A new technique could reduce the time and discomfort of adjusting to a new prosthetic knee.
A collaboration between researchers from North Carolina State University, the University of North Carolina and Arizona State University has resulted in a new technique that enables more rapid “tuning” of powered prosthetic knees, allowing patients to comfortably walk with a new prosthetic device in minutes, rather than hours after the device is first fitted
After receiving the prosthetic knee, the device is tuned to tweak 12 different control parameters to accommodate the specific patient and address prosthesis dynamics like joint stiffness throughout the entire gait cycle.
Traditionally, a practitioner works directly with the user to modify a handful of parameters in a process that could take several hours. However, by using a computer program that utilizes reinforcement learning—a type of machine learning—to modify all 12 parameters simultaneously, the new system allows patients to use their powered prosthetic knee to walk on a level surface after approximately 10 minutes of use.
“We begin by giving a patient a powered prosthetic knee with a randomly selected set of parameters,” Helen Huang, co-author of a paper on the work and a professor in the Joint Department of Biomedical Engineering at NC State and UNC, said in a statement. “We then have the patient begin walking, under controlled circumstances.
“Data on the device and the patient’s gait are collected via a suite of sensors in the device,” she added. “A computer model adapts parameters on the device and compares the patient’s gait to the profile of a normal walking gait in real time.”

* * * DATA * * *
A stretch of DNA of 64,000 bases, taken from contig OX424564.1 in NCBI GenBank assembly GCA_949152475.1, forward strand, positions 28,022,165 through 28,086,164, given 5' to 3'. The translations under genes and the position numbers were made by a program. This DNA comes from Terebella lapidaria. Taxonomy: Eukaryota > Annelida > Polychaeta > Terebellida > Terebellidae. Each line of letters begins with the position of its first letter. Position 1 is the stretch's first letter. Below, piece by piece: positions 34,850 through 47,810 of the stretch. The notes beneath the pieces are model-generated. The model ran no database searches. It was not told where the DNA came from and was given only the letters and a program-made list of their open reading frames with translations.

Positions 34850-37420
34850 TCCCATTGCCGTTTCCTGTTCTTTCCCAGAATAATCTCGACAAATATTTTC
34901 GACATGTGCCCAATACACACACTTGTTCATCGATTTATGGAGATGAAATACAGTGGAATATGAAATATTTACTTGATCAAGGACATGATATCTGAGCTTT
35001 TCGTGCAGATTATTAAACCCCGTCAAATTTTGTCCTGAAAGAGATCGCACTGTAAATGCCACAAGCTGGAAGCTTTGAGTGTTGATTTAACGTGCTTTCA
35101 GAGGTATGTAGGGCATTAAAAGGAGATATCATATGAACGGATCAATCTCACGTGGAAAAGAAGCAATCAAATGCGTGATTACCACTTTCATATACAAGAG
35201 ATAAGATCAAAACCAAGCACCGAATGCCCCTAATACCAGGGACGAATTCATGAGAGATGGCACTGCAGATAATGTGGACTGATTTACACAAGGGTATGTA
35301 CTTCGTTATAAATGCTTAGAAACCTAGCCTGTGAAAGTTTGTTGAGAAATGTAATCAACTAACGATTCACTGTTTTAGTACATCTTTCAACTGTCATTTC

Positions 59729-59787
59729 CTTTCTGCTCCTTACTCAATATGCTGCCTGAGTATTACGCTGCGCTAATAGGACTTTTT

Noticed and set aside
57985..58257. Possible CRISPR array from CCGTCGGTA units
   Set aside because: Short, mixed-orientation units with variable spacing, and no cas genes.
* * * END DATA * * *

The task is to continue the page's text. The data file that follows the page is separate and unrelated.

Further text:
According to Huang, the model deciphers which parameter settings will improve performance and which ones impair performance.
“Using reinforcement learning, the computational model can quickly identify the set of parameters that allows the patient to walk normally,” she said. “Existing approaches, relying on trained clinicians, can take half a day.”
The researchers are currently testing the technology in a clinical setting with the hopes of developing a wireless version of the system that would allow users to continue to fine-tune the powered prosthesis parameters being used in real-world conditions.
“This work was done for scenarios in which a patient is walking on a level surface, but in principle, we could also develop reinforcement learning controllers for situations such as ascending or descending stairs,” Jennie Si, co-author of the paper and a professor of electrical, computer and energy engineering at ASU, said in a statement.
They are also working on reinforcement learning from the system’s control perspective, which accounts for sensor noise, interference from the environment and the demand of the system safety and stability. This is challenging because while learning to control in real time, the device is simultaneously affected by the user.
“This is a co-adaptation problem that does not have a readily available solution from either classical control designs or the current, state-of-the-art reinforcement learning controlled robots,” Si said. “We are thrilled to find out that our reinforcement learning control algorithm actually did learn to make the prosthetic device work as part of a human body in such an exciting applications setting.”
They also plan to make the process more efficient in a number of ways, including the ability to identify the combinations of parameters that are more or less likely to success and for the model to focus first on the most promising parameter setting.
Another improvement for the prosthesis moving forward will take into account factors like gait performance and user preference.
The study was published in IEEE Transactions on Cybernetics.